German unemployment falls to 7% in May: statistics
German unemployment fell to seven percent of the workforce in May, official data showed Tuesday as the country continued to reap the benefits of labour market reforms and a global recovery.
The Federal Labour Agency said the unadjusted number of unemployed had fallen in Europe's biggest economy below three million, with a drop of 118,000 bringing the politically symbolic figure to 2,960,000.
When adjusted for seasonal and calendar effects the decline was a much more modest 8,000 however, compared with an average analyst forecast decline of 30,000 compiled by Dow Jones Newswires.
In April, the adjusted jobless rate stood at 7.1 percent in Germany, and 7.3 percent on a non-adjusted basis, but in May, both calculations came up with the same figure of 7.0 percent.
Earlier in the day, the national statistics office said retail sales had gained 0.6 percent in April, following a revised slump of 2.7 percent in March.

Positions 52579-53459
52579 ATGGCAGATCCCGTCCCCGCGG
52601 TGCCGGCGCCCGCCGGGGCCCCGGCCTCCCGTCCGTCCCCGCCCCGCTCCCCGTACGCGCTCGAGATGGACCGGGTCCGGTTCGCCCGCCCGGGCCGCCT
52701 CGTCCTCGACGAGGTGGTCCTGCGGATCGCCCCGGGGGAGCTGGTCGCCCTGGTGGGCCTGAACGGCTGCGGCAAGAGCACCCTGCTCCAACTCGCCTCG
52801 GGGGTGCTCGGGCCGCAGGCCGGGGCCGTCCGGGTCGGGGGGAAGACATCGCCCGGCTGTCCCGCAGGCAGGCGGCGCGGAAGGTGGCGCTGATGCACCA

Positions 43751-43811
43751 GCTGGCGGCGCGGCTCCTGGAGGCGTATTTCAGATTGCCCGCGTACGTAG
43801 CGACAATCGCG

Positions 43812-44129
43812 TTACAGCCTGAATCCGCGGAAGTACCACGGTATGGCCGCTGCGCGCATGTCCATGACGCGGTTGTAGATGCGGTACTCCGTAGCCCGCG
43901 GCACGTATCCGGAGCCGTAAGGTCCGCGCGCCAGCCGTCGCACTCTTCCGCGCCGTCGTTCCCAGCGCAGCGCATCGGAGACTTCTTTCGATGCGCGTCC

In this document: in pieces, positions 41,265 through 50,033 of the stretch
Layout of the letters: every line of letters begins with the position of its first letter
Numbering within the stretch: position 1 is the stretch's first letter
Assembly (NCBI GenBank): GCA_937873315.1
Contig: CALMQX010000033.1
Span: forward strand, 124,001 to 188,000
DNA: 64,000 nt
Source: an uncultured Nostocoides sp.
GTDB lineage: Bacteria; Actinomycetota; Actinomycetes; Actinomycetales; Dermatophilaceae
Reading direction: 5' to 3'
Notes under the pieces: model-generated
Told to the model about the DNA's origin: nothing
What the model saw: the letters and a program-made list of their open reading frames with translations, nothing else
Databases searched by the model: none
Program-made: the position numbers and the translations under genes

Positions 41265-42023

The German data "again illustrated the German economy's main dilemma: while the labour market remains the showcase of the recovery, private consumption is only slowly getting off the ground," ING senior economist Carsten Brzeski said.
German manufacturers have well-stocked order books and are investing more, and the demand for labour should remain strong, analysts say.
Yet "looking ahead, it is obvious that German consumers will not engage in a spending spree," Brzeski said, though he also noted that "the fundamentals for decent consumption boom in Germany have hardly been better since reunification" in late 1990.
© 2011 AFP